Pandemic Parenting: Supporting Teen Mental Health


Aired April 8, 2021

Parenting teens through the years 2020 and 2021 has brought challenges we couldn’t have imagined in 2019. Families have experienced the contradiction of isolation and excessive time together; loss of income and higher levels of food- and housing-insecurity; drastically reduced access to school resources; increased rates of mental health distress and crisis; and ongoing fear for what the future holds. For most of us, the stressors have been layering on top of one another without relief.

The news about teens and young adults has been particularly concerning. Sixty-four percent of teens believe that COVID-19 will have lasting impacts on their generation’s mental health. Already, rates of anxiety and depression have been skyrocketing and teens’ visits to the hospital emergency department for psychiatric crises have increased by 44%.

Although this is alarming, there are actions you can take to support the teens in your life. We can start by ensuring that you and other parents, guardians, and caring adults get the education needed to help teens and young adults feel more secure for their future. And while your own stress may be sky-high, there are practical ways adults can support the entire family’s mental health and well-being.

In this webinar, Dr. Archana Basu discusses how the pandemic is affecting teen, parent, and family mental health. Dr. Basu provides practical evidence-based ways to manage parental stress and shares tips for communicating with and supporting teens and young adults.


Archana Basu Headshot

Archana Basu, PhD

Dr. Archana Basu is a Psychologist and Instructor in the Division of Child and Adolescent Psychiatry, at Massachusetts General Hospital/ Harvard Medical School and a Research Scientist in the Department of Epidemiology at Harvard T. H. Chan School of Public Health. She conducts research using a developmental approach to understand how childhood adversities and protective factors shape children’s health and development and affect both mental and physical health. As a practicing psychologist, Dr. Basu works with children and families to promote coping and resilience in the context of trauma and bereavement.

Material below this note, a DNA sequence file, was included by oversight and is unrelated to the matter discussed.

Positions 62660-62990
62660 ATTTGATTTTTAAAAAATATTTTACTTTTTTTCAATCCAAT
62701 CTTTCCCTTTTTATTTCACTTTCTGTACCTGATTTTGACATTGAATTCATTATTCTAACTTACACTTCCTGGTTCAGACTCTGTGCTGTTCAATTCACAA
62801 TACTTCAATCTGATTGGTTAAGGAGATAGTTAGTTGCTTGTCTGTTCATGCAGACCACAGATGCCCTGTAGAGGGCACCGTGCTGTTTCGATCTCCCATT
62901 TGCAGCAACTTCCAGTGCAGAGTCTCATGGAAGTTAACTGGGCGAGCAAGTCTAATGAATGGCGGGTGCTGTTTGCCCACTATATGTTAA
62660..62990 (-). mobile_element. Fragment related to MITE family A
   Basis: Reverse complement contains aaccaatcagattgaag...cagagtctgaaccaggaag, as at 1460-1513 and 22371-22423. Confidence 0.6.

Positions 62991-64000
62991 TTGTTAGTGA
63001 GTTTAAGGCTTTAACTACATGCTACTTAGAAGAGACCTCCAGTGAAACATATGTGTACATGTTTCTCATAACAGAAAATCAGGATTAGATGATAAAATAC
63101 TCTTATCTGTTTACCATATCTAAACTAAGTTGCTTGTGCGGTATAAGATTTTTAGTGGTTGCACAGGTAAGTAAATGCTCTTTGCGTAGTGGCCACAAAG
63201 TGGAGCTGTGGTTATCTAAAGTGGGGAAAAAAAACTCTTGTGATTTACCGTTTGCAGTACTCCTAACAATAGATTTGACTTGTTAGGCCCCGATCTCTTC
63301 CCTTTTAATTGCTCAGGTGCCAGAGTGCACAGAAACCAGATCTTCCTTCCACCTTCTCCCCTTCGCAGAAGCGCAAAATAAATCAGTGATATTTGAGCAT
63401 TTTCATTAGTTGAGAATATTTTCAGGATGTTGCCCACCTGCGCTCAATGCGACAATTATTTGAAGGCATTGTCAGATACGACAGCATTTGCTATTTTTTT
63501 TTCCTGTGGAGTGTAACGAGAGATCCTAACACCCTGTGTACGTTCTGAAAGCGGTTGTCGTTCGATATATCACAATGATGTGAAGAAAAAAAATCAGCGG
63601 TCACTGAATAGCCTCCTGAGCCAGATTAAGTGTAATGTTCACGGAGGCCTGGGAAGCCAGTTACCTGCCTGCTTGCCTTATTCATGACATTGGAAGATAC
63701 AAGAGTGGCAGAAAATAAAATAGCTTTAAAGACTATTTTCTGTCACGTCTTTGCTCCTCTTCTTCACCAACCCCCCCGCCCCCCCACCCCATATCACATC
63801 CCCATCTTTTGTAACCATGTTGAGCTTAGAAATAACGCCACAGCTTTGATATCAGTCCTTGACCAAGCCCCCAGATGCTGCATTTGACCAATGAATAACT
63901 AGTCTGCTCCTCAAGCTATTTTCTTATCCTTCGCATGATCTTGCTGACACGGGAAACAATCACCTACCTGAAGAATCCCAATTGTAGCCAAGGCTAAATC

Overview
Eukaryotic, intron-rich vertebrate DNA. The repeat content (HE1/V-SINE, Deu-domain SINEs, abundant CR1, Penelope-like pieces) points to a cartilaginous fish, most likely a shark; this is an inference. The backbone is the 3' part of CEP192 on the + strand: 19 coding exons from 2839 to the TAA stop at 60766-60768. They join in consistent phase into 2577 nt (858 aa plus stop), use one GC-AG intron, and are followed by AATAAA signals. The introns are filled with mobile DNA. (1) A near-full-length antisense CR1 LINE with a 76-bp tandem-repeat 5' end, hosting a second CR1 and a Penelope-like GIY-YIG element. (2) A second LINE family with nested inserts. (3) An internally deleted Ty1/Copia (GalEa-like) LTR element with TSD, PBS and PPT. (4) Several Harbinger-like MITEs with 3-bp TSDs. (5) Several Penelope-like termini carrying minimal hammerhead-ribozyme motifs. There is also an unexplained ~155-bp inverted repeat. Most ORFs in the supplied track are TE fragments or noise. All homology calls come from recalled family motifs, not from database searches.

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Susan Weinstein, JD

Susan Weinstein, JD, Co-Executive Director, has been primarily responsible for programs and finances at Families for Depression Awareness since 2012. Susan was diagnosed with depression in her teens and has drawn from her personal experiences to inform FFDA’s curriculum. She has worked in nonprofits and local government throughout her career, generally in a non-legal capacity. She holds several volunteer positions, including serving on the Executive Committee and as Governance Committee Chair of the Massachusetts Coalition for Suicide Prevention and holding a variety of elected and appointed seats in her town government since 1992. A native of South Florida, Susan is a graduate of Wellesley College and the Boston University School of Law.